On Thu, Aug 20, 2009 at 10:36 AM, Joel VerDuin
How does the GPL licensing model work in the context of a products like Red Hat or SUSE Linux? I'm not really savvy in the details behind GPL, but it looks to me like products that once were licensed under the GPL (and maybe still are), but have moved more towards a corporate end user license agreement.
Is there any degree of accuracy to my conception that products under GPL license can transition into something else, or am I really misunderstanding the issue?
To say that most of us who hold technology director positions are underinformed about GPL would probably be an accurate statement.
Thanks in advance - I follow your blog svc blog regularly as I am interested in what you have to say around school reform.
I'll start with the most technical point and work down (probably a bad idea).
Relicensing: If I control the copyright (or a share thereof) on every line of code on a body of GPL software (or version thereof) I can *also* issue that version of the software under a different license, including a commercial license. Since Red Hat, SuSe and other Linux distributions don't control the copyright of most of the GPL'ed software they distribute, they can't change the licenses.
OTOH, for example, SchoolTool has agreements from all contributors to our repository to give a share of the copyright to the Shuttleworth Foundation, so the foundation does have the ability to sell commercial licenses *in addition to* the GPL'ed version. In my (pragmatic) opinion whether or not this would be a good idea depends on just how much money the Foundation would get for it, and what they'd do with it.
For example, if in return for giving Pearson the right to sell a commercial version of SchoolTool in the US (while the free version would still be available), we made enough money to fund development of the free version for five years, or provided hardware, software and support to 10,000 schools in the developing world, I'd probably be ok with that. However, we can't (and wouldn't want to) change the license of existing releases.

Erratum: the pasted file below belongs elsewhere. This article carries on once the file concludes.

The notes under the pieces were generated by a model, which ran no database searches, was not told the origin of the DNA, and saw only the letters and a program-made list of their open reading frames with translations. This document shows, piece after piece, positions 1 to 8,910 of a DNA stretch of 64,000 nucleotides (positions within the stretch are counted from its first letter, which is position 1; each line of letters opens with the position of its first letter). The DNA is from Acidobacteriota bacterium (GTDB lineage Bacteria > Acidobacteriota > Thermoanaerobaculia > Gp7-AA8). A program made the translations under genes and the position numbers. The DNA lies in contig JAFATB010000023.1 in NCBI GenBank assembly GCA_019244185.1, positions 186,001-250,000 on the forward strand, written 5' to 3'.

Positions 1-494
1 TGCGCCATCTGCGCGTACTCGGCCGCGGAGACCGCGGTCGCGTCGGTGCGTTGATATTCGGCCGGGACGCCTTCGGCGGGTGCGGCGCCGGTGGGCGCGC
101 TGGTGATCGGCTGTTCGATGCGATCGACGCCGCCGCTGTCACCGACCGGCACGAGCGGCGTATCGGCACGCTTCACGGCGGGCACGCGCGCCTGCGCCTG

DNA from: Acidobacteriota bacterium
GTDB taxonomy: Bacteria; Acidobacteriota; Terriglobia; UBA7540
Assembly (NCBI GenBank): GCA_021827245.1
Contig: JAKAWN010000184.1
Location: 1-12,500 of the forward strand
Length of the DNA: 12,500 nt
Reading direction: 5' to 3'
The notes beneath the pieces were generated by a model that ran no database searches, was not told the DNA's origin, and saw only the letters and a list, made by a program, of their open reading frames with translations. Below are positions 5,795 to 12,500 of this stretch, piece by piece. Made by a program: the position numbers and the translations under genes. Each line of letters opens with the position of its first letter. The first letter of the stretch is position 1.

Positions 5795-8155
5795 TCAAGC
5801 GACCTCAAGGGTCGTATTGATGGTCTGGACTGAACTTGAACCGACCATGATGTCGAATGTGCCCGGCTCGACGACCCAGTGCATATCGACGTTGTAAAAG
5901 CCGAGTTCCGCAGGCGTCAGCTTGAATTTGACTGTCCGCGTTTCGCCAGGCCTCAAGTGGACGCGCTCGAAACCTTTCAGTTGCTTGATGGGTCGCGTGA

The most *the copyright holder* of a piece of software release can do is stop working on the free version, release a proprietary version, and do all subsequent work only on that version. They can't take away the existing free version, and they can't prevent other people from picking up its development and distribution under the GPL.
As another example, the copyright for the Linux kernel is held by thousands of individuals and corporations who have contributed parts, while nobody really paid attention to creating a unified copyright holder, so for all practical purposes, relicensing the kernel is impossible (unless you could figure out who all the copyright holders are and get their explicit permission) (arguably, due to the wording of the GPL you might be able change to a later version of the GPL without that permission, I'm not really sure).
I'll also note that I've run into people who argue that all licenses can be retroactively changed and that pretty much everything everyone else says is naive handwaving. This is, to me, like listening to someone argue that the federal government has no constitutional right to levy income taxes. I can't conclusively judge if it is right or wrong, but it doesn't have anything to do with how the real world I can see with my eyes actually works. It is an argument that requires virtually every IP lawyer from IBM on down to be wrong, which is hardly likely.